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Role of notch-delta signalling in cell fate determination during cutaneous epithelial differentiation

Al Shuaili, Mohammed A. 2011. Role of notch-delta signalling in cell fate determination during cutaneous epithelial differentiation. MPhil Thesis, Cardiff University.
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The notch signalling pathway is essential for the development and growth of all mammalian cells. The canonical pathway works by cell to cell communication and influences gene expression directly. Notch signalling plays an important role in cell differentiation processes in the embryo as well as in adult tissues. In Drosophila, signalling requires a single notch receptor and two ligands (delta and serrate). However, in mammals signalling is more complex and there are four notch receptors (NOTCH1-4), three delta like ligands (DLL1, DLL3, DLL4) and two jagged ligands (JAG1, JAG2). The interaction between a notch receptor at the cell surface and its ligand on a neighbouring cell, leads to sequential proteolytic cleavages which release the notch intracellular domain (NICD) from the cell surface receptor (Estrach et al., 2008). The NICD enters the nucleus and forms a complex with CSL and Mastermind to activate target genes (HES and HEY family members). Notch receptors have modified EGF-like repeats where fucose has been added to a serine or threonine residue and this O-linked fucose can be elongated by the action of an enzyme (fringe), enhancing or blocking ligand binding. There have been extensive studies on notch signalling in embryos but less is known in adult tissues, especially with regard to non-canonical pathways. The aim of this project was to examine the expression of notch receptors, ligands and specific target genes during epidermal differentiation in human skin. This was examined both in human epidermis (in vivo) as well as in culture models using HaCaT, a keratinocyte cell line. Examining notch signalling activity at different stages of keratinocyte differentiation could help to understand the precise role of notch signalling in cell fate determination during normal cutaneous epithelial cell growth and development, and may indicate what role, if any notch signalling might play in the pathology of skin disease. Most of the work on delta ligands has been done in embryonic tissues with little work on adult skin. Thus, our approach focused on expression of DLL1, DLL3 and DLL4 in human epidermis and cultured HaCaT cells. DLL1 expression was confirmed (mRNA and protein level including sequence) but no convincing evidence of DLL3 or DLL4 expression was found. Evidence was also obtained for JAG1 and JAG2 expression in human epidermis and cultured cells, and there was some indication that differential expression might occur during terminal differentiation. RT-PCR results indicated possible changes in notch ligand levels with calcium-induced differentiation in HaCaT cells and these were quantitated by real time PCR (qPCR). Expression levels could not be normalised to a housekeeping gene (β-Actin, human ARP, human TF2H, GRP58, B2H, RPL13 and TBP) as all those tested were not stable enough. Thus, cDNA probes for two notch receptors (N1 and N3), three ligands (DLL1, JAG1 and JAG2), six responsive genes (HES1, HES5, HES7, HEY1, HEY2 and HEYL) and two keratin genes (KRT14, KRT10) were cloned and used to construct standard curves. This allowed quantitative estimation of expression levels in terms of copy number and fold change in both HaCaT cells and human epidermis. K14, Notch1 and DLL1 changed very little in HaCaT cells but K10, Notch3, JAG1, JAG2 and HES1 levels increased with differentiation. It was also concluded that signalling via Notch3 and JAG1 may influence the progress of terminal differentiation in human keratinocytes.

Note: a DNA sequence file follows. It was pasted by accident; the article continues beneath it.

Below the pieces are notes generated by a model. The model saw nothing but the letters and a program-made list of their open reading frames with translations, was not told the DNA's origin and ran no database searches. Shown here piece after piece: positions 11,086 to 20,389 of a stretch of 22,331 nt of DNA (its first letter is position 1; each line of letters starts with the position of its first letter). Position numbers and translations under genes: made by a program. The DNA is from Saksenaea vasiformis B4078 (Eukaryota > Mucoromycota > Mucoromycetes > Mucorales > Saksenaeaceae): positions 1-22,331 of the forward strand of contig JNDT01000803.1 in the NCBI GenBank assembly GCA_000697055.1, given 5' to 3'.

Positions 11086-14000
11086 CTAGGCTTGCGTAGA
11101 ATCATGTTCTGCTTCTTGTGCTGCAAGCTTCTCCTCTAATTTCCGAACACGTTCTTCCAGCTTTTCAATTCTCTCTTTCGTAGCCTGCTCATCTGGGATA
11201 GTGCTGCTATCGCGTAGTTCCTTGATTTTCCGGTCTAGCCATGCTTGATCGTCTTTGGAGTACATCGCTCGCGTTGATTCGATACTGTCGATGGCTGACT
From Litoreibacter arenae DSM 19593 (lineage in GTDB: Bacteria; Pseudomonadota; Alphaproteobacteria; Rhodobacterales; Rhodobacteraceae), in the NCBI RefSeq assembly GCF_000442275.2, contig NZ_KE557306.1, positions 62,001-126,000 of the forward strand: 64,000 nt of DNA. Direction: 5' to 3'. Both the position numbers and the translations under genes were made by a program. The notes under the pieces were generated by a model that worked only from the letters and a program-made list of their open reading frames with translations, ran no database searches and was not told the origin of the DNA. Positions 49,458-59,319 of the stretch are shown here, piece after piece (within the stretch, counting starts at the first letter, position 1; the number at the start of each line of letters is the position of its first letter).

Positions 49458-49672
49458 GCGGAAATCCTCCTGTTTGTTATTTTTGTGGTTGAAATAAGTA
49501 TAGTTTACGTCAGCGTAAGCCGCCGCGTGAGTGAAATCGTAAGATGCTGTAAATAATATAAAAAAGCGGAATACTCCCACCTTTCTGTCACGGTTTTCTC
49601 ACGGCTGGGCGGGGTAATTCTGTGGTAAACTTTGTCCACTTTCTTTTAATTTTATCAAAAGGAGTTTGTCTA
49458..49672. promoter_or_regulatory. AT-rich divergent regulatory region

Item Type: Thesis (MPhil)
Status: Unpublished
Schools: Medicine
Subjects: R Medicine > RL Dermatology
Funders: Diwan Royal Court, Oman
Date of First Compliant Deposit: 30 March 2016
Last Modified: 19 Mar 2016 23:01

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